Under her plans an obligation for member states to establish risk reduction targets for priority soil degradation areas would be removed. Member states would still be left free to decide which measures to apply to priority areas.
Ms Gutiérrez-Cortines also wants to remove an obligation on member states to identify potentially contaminated sites within five years. Instead, she says countries should merely establish within two years a system to identify such sites. There would be no deadline for identifying the sites themselves.
The Spaniard rejects a plan for soil status reports to be drawn up whenever sites where potentially polluting activities have taken place are bought and sold. She also opposes an obligation for governments to create public inventories of contaminated sites.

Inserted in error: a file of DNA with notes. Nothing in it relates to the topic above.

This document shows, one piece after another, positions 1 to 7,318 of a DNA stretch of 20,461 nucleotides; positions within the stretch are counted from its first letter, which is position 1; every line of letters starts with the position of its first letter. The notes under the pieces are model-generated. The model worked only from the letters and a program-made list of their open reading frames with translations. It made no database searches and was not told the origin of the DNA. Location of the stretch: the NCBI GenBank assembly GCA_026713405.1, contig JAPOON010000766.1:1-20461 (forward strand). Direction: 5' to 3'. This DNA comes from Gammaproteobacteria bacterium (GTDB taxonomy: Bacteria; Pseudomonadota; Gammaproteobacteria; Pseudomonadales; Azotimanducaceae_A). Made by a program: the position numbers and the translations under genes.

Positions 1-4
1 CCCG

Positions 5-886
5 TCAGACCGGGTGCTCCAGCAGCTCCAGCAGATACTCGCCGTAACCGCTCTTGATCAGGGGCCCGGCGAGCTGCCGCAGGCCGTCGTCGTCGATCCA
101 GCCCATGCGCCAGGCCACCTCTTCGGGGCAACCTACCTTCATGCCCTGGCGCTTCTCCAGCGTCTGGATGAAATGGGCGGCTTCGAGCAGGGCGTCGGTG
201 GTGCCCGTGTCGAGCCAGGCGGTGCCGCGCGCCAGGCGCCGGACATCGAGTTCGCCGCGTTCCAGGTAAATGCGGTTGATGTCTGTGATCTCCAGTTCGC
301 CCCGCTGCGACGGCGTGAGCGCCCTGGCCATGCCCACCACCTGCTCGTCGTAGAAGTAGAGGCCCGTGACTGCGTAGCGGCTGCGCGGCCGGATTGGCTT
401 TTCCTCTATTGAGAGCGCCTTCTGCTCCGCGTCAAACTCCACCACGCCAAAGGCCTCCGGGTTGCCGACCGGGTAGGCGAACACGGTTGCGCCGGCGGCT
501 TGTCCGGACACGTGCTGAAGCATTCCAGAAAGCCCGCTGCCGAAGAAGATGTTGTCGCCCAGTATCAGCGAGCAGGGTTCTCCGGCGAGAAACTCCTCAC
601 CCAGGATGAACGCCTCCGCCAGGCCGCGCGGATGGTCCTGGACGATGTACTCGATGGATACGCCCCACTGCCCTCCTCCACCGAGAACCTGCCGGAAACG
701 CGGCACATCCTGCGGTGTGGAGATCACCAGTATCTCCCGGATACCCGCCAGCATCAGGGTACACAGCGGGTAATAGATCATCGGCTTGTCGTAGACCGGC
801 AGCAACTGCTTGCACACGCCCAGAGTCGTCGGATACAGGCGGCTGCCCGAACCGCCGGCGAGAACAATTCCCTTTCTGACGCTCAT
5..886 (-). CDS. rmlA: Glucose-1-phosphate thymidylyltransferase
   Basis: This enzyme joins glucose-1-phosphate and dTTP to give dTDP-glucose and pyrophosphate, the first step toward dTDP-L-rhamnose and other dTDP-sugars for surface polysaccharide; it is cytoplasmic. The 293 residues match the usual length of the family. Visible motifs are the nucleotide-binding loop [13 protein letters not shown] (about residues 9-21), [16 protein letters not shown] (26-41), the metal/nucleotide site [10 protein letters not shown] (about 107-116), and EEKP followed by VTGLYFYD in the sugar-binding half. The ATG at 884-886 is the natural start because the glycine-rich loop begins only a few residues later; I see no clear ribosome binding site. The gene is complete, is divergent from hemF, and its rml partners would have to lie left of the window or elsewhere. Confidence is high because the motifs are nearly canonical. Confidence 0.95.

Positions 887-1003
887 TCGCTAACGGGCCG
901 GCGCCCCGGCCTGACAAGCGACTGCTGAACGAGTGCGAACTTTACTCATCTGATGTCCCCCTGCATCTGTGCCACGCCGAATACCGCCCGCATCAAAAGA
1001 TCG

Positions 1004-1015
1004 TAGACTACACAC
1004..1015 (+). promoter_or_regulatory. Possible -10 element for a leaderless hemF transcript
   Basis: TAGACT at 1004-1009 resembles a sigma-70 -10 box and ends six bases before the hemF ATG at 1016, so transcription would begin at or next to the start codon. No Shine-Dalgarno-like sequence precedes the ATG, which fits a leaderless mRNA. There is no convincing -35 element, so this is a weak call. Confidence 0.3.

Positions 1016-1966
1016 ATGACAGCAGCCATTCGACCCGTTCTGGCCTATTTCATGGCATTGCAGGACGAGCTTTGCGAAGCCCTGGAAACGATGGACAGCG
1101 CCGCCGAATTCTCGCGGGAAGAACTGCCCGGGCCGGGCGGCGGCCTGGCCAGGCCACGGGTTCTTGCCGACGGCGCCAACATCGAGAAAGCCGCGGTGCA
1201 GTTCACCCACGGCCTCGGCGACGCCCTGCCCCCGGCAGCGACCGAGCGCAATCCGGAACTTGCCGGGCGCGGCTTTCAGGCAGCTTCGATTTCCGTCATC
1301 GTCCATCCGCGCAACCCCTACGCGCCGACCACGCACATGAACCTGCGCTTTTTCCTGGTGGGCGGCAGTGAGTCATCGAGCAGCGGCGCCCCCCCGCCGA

Although she supports a requirement to draw up remediation strategies for contaminated sites, Ms Gutiérrez-Cortines argues that member states should not have to take specific remediation measures if the costs are 'disproportionate', provided they restrict access to the sites.
The rapporteur's proposed dilution of the plans goes much further than that being considered by governments, who are also aiming to knock some edges off the European commission's original proposals (EED 20/07/07). The council of ministers' latest draft was circulated this week and is little changed from July (EED 20/07/07).
Nevertheless, Ms Guitiérrez claims that her amendments have support in the council and even the commission. In the debate several MEPs questioned whether an EU law is needed at all. Dutch Calvinist MEP Hans Blokland urged colleagues not to 'rush to legislate' and called for the legislation to be delayed until countries have gained more experience. 'At the moment we're all over the place', he said.
Courtesy of ENDS Europe Daily